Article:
It's easy to see why integrating care is so important. An 80 year old frail patient with multiple problems needs a joined-up network of acute and primary care services where geriatricians, nurses, physiotherapists, and podiatrists all understand the individual patient's needs, and the care provided has no gaps - an integrated care pathway.

Diabetic patients in Bolton now have a centre staffed by specialists that care for inpatients at the local hospital but also care for patients at home by working with GPs. The very GPs who, in future, are likely to have commissioned the centre to provide this service. Elderly patients in several Surrey care homes are visited by hospital based geriatricians who advise staff and help to prevent patients being admitted to hospital unnecessarily.

These are all examples of good, joined-up, care: benefitting individual patients, reducing cost and providing better value for money for the taxpayer. But they do involve integration across the NHS, between different organisations that may be commissioning or competing with each other to provide services. Some might argue this reduces competition.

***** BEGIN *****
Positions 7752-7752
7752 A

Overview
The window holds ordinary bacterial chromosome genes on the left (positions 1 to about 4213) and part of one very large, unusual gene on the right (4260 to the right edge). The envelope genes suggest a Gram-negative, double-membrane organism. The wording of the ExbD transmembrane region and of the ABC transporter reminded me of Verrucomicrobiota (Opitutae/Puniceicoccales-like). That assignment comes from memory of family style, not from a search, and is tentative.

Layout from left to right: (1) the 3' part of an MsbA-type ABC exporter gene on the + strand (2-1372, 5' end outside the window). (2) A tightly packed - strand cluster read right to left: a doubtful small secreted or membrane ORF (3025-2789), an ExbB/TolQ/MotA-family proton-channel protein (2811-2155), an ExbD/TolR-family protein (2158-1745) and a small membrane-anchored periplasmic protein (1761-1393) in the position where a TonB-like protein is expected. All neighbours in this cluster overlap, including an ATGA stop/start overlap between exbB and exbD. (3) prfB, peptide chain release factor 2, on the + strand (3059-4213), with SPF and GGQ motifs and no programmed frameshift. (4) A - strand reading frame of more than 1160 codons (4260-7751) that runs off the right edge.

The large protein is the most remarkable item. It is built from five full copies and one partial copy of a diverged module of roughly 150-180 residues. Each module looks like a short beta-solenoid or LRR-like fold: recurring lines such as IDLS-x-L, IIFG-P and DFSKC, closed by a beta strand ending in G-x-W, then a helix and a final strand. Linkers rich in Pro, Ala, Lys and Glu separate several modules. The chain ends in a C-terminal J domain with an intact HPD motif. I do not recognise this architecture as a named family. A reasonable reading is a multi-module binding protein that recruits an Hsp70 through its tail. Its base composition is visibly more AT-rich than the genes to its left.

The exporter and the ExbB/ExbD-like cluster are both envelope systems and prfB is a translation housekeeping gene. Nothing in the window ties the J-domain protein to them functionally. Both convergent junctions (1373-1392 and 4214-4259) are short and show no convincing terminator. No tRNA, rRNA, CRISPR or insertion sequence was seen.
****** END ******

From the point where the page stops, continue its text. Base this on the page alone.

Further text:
The Foundation Trust Network, which represents the vast majority of acute, mental health, community and ambulance providers in the NHS, is co-hosting fringe sessions at all the party conferences to explore how the NHS can achieve the right balance between integration and competition. It's an important question as the detailed rules for the new NHS are finalised over the next six months.

We'll also be particularly focussed on the importance of the NHS sustaining a flourishing and vibrant set of public providers over the longer term. The way the new rules are formulated will have a crucial impact here. If we get them wrong, there's a danger, to focus on another cause celebre in the competition world, that these organisations could turn into the dairy farmers of the healthcare sector. They might end up working for payments that do not cover costs; forced to sign up to short term contracts that offer no incentive to invest in innovations that improve quality and efficiency and facing an uncertain financial future.

Chris Hopson is the chief executive of the Foundation Trust Network